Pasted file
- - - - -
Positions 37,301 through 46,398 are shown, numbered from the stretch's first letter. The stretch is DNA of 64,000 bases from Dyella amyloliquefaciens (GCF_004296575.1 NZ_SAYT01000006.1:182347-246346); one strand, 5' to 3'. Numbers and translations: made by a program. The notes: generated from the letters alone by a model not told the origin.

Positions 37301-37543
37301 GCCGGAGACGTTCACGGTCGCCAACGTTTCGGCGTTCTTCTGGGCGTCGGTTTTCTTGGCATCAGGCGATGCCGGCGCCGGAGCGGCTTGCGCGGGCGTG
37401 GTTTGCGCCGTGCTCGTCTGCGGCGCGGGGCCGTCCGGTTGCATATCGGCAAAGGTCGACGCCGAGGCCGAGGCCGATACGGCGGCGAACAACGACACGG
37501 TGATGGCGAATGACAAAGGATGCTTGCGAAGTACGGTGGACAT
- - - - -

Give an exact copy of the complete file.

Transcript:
Positions 37,301 through 46,398 are shown, numbered from the stretch's first letter. The stretch is DNA of 64,000 bases from Dyella amyloliquefaciens (GCF_004296575.1 NZ_SAYT01000006.1:182347-246346); one strand, 5' to 3'. Numbers and translations: made by a program. The notes: generated from the letters alone by a model not told the origin.

Positions 37301-37543
37301 GCCGGAGACGTTCACGGTCGCCAACGTTTCGGCGTTCTTCTGGGCGTCGGTTTTCTTGGCATCAGGCGATGCCGGCGCCGGAGCGGCTTGCGCGGGCGTG
37401 GTTTGCGCCGTGCTCGTCTGCGGCGCGGGGCCGTCCGGTTGCATATCGGCAAAGGTCGACGCCGAGGCCGAGGCCGATACGGCGGCGAACAACGACACGG
37501 TGATGGCGAATGACAAAGGATGCTTGCGAAGTACGGTGGACAT